The Sad Decline of Jeb Bush

Six months ago, conservatives were assured that former Republican governor Jeb Bush would be their next presidential nominee. You could count on it with every bit as much confidence as you could count on Hillary Clinton winning the nomination for the Democrats. He came into the race late, taking advantage of every last moment of fundraising, free from the federal restrictions that an official candidate must adhere to. When he announced, he did so with a reported $100 million war chest.

But then things started to go bad. Conservatives, already angry about the Republican establishment in Congress and their anemic opposition to President Obama, sensed some of the same weakness in Bush. At a time when Obama was illegally offering amnesty to millions of immigrants, here was a guy who told us that jumping the fence was an “act of love.” At a time when Common Core was ruining the education system, here was one of its top proponents. When conservatives wanted real change in the Republican Party, here was a guy who represented the status quo.

Almost instantly, it became clear that Bush was a poor candidate. He was immediately outshined by political outsiders like Donald Trump and Ben Carson. Not only was Bush perceived as a relic of the past, he couldn’t even live up to the standards of his family predecessors. He lacked the intellectual gravitas of his father and the irresistible swagger of his brother. He was…boring.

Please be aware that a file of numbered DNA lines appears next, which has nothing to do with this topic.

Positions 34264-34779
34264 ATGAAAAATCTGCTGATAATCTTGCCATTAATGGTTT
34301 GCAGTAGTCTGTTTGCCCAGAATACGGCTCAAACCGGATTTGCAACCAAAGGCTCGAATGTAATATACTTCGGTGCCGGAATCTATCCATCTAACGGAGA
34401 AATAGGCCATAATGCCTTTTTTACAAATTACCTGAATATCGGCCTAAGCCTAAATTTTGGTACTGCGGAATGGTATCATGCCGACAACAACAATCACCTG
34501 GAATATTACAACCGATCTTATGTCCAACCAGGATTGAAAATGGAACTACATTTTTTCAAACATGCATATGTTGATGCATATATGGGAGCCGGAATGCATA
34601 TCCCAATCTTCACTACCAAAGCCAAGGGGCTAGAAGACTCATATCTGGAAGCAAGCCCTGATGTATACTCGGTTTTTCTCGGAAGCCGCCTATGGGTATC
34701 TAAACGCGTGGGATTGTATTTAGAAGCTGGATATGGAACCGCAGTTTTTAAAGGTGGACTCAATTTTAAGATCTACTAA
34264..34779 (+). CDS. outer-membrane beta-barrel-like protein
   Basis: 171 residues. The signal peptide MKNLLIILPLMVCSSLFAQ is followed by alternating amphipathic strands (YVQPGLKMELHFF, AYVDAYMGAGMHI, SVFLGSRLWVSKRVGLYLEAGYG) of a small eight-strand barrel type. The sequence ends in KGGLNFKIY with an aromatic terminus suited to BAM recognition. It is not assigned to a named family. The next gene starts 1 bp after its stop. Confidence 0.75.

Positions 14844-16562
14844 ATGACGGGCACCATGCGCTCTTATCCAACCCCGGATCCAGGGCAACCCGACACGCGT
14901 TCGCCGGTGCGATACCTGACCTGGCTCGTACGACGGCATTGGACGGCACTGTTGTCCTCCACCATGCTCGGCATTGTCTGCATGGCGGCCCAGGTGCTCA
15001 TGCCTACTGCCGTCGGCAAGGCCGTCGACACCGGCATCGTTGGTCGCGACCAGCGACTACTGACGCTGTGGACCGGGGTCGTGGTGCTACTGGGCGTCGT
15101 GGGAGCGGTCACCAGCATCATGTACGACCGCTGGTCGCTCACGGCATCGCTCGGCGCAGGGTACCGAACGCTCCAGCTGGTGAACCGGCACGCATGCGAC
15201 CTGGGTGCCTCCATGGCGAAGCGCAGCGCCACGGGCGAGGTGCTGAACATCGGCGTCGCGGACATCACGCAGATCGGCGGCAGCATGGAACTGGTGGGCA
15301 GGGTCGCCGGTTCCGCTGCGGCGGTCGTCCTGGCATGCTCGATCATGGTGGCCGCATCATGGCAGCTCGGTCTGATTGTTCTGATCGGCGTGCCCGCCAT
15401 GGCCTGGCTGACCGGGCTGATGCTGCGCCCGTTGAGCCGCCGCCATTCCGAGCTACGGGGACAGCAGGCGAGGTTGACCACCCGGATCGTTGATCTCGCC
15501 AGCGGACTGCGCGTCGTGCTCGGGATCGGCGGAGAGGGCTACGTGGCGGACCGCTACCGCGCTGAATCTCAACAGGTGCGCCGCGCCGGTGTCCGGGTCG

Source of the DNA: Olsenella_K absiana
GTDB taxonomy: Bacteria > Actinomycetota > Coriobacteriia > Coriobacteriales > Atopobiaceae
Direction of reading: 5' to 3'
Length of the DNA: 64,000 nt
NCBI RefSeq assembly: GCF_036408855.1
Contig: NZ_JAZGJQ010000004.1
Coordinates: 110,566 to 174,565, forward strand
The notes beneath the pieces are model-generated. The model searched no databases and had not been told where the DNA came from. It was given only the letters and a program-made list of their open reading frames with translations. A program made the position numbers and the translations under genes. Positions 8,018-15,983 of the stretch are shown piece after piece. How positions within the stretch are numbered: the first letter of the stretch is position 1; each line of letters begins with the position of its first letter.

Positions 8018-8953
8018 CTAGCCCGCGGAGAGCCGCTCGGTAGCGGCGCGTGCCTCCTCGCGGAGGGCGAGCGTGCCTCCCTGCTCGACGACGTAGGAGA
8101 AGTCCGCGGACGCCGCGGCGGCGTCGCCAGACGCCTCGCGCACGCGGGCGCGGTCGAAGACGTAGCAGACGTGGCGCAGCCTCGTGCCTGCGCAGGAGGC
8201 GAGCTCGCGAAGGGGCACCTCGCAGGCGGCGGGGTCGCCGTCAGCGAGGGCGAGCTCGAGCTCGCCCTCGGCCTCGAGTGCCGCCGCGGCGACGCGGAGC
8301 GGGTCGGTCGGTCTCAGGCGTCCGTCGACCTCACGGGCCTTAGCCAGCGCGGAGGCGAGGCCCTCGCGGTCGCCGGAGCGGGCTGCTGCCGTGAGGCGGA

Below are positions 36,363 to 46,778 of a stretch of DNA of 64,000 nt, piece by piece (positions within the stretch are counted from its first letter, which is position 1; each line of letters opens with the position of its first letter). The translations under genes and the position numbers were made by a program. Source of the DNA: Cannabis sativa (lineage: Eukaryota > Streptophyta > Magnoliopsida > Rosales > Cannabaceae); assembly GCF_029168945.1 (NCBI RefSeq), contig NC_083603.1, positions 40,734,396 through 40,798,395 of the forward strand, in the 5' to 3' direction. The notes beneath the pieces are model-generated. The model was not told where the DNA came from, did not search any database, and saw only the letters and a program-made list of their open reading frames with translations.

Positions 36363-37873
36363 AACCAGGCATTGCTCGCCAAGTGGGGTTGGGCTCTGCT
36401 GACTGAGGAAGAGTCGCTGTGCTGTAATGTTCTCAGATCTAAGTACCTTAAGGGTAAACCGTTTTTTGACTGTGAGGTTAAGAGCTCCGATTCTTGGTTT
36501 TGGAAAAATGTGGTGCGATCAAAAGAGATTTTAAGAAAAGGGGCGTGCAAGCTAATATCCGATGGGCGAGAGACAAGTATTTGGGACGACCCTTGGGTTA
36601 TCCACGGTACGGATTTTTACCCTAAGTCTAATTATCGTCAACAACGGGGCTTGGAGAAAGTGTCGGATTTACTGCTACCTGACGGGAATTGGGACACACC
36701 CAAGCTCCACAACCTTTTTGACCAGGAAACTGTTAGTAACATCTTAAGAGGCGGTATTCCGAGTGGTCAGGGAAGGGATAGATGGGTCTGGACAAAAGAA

And now his campaign is in deep trouble.

At a presidential town hall in South Carolina last week, Bush sounded like a man ready to throw in the towel. “If this election is about how we’re going to fight to get nothing done, then I don’t want any part of it,” he said. “I don’t want to be elected president to sit around and see gridlock just become so dominant that people literally are in decline in their lives. That is not my motivation. I’ve got a lot of really cool things I could do other than sit around, being miserable, listening to people demonize me and feeling compelled to demonize them. That is a joke. Elect Trump if you want that.”

This tantrum was followed by reports that Bush had ordered significant pay cuts for his campaign staffers. He also chose to cut staff at his Miami headquarters and reduce travel costs by 20 percent. People inside the Bush machine are trying to put the best possible spin on these developments, but not even the most optimistic supporter in the country can believe a Jeb nomination is still waiting for us at the end of the primaries.

Often times, it’s hard to see that you’re in the middle of an historical turning point. You can only see it when you look back in hindsight. But if things keep going the way they are, 2015/2016 will undoubtedly be seen as a fundamental shift in the Republican Party. Critics think that shift will mean the demise of the party altogether. Optimists think it’s about time the people took back conservatism.

Either way, this movement is leaving a trail of entitled politicians humming the blues.

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